In conclusion, Alcatel has demonstrated a likelihood of success on its claim that: (1) pursuant to section 3.2 of the Alliance Agreement (a) defendants must receive Board approval prior to entering into any preliminary or final agreement regarding any of the matters listed in section 3.2(b), and (b) defendants may not provide the Prohibited Third Party any non-public or confidential SS/L information without first seeking Board approval; (2) Barkats has a right to receive information concerning SS/L's ongoing business operations, pursuant to sections 4.2(e) and 6.4; and (3) Loral may not consummate any sale, transfer or *584 other disposition of its ownership of SS/L stock without respecting Alcatel's rights under Article V.

B. Irreparable Harm

"Irreparable harm `means injury for which a monetary award cannot be adequate compensation.'" Jayaraj v. Scappini, 66 F.3d 36, 39 (2d Cir.1995) (citing Jackson Dairy, Inc. v. H.P. Hood & Sons, Inc., 596 F.2d 70, 72 (2d Cir.1979)). The harm must be imminent or certain, not merely speculative. See Tom Doherty Assoc. v. Saban Entm't, Inc., 60 F.3d 27, 37 (2d Cir.1995).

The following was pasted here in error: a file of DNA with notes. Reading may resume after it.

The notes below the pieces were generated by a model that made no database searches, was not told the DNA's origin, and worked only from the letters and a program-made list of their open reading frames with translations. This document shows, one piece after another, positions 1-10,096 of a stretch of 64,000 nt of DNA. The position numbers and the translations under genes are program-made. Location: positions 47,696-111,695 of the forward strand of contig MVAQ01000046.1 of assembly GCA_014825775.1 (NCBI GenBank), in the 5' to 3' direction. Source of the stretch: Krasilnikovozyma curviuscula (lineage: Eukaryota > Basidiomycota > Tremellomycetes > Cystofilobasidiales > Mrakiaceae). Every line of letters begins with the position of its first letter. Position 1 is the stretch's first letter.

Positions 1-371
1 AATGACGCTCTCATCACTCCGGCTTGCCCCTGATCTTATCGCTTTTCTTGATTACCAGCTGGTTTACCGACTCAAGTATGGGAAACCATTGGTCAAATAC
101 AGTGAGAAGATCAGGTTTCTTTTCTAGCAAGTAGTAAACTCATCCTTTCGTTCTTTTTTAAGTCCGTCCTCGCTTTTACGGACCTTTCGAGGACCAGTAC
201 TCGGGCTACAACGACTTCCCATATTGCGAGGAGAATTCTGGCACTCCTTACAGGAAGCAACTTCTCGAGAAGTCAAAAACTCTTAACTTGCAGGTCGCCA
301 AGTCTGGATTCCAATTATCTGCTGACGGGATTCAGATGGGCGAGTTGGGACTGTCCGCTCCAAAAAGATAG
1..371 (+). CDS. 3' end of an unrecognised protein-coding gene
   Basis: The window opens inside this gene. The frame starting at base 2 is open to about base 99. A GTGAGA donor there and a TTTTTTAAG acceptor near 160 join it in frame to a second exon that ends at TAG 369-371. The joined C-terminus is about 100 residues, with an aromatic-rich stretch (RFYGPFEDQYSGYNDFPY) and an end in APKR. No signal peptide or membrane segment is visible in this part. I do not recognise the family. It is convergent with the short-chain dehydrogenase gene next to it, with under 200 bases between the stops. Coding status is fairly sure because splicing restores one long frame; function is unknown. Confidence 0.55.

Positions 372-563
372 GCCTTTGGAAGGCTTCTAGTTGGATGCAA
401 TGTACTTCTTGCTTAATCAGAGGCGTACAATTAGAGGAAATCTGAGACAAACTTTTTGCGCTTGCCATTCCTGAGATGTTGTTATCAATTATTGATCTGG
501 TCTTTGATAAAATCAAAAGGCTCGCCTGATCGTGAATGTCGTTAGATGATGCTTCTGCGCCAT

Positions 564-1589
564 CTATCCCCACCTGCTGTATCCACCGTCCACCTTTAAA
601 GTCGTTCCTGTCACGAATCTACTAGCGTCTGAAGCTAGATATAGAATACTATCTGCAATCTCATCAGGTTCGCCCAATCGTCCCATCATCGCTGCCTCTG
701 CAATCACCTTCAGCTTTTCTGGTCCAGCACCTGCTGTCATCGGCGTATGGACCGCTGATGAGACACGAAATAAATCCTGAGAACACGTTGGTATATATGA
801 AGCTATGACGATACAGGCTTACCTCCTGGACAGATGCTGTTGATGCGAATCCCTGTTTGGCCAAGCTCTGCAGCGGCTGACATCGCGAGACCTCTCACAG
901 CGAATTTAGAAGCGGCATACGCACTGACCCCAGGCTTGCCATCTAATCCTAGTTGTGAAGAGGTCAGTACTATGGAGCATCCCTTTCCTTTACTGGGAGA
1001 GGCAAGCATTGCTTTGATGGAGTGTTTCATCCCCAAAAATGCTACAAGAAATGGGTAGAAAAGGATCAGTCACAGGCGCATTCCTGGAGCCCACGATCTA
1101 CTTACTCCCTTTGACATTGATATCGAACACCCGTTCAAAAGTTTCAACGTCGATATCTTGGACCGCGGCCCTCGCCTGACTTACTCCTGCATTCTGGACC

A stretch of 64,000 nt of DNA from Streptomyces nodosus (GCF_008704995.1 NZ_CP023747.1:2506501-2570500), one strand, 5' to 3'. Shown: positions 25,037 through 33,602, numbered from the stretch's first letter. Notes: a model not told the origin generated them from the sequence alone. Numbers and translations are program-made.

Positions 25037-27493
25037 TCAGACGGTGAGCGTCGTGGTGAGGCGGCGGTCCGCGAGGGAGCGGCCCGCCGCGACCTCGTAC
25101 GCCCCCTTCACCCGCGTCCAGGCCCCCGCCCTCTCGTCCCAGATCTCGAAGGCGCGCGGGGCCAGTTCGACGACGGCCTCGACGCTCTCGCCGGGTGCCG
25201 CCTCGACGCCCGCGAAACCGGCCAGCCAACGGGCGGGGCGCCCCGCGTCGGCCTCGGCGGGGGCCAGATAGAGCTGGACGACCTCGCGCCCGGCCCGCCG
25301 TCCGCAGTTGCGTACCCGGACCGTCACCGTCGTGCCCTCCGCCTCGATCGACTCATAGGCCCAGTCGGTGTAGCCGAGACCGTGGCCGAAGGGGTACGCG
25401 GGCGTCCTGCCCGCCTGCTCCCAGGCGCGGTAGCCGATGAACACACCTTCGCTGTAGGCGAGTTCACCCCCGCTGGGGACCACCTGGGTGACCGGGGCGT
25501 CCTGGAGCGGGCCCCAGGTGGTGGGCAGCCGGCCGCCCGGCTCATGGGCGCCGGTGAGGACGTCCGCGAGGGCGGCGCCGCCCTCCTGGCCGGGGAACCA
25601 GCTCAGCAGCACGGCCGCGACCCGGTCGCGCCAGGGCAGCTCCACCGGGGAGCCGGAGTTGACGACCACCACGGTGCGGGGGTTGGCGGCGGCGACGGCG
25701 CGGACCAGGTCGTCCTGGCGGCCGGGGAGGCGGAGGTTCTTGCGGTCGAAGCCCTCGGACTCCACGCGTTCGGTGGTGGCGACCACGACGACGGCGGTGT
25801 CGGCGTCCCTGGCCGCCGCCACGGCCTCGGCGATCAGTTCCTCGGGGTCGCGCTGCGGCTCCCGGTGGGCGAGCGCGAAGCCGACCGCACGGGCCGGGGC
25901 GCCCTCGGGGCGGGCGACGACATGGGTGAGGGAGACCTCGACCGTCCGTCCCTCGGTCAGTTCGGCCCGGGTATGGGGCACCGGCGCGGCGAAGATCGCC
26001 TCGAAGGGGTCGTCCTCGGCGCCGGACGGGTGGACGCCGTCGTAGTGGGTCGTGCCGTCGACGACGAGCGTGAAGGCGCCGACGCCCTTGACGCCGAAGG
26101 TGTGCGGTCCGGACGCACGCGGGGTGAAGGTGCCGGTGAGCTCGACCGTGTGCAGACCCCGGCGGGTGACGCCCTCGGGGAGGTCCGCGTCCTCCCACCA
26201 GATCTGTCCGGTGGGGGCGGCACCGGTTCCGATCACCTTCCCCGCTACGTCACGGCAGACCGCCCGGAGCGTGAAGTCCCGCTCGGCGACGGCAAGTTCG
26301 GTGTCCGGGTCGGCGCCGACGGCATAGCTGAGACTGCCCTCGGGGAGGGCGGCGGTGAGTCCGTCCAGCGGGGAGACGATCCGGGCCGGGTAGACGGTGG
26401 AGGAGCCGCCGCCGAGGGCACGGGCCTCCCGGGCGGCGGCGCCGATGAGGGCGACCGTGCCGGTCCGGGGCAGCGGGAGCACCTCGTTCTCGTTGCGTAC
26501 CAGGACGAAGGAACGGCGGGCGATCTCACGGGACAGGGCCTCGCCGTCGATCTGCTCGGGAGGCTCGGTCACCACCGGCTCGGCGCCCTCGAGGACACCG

Alcatel has adequately demonstrated that breaches of the Alliance Agreement will cause Alcatel irreparable harm. First, Alcatel has demonstrated that a public announcement of an agreement, such as a restructuring of SS/L, "would have immediate, negative effects on Alcatel's business [including] ... Alcatel's chances of obtaining additional contracts on a number of pending satellite opportunities, including Intelsat IX, M2A, and other potential program contracts." Barkats Decl. ¶ 30. Such a harm is not readily quantifiable. Although the loss of these contracts may not destroy Alcatel's business, the limited number of satellite opportunities available warrants a finding of irreparable harm. See Tom Doherty, 60 F.3d at 38 (finding irreparable harm where licensor's breach of contract deprived plaintiff of "a wholly unique opportunity" which would deprive the plaintiff of prospective business and goodwill); Interphoto Corp. v. Minolta Corp., 417 F.2d 621, 622 (2d Cir.1969) (per curiam) (affirming finding of irreparable harm because plaintiff "would be unable to calculate its damages since it would suffer not merely loss of profits with respect to [defendant's] goods but loss of good will from the lack of a `full line.'").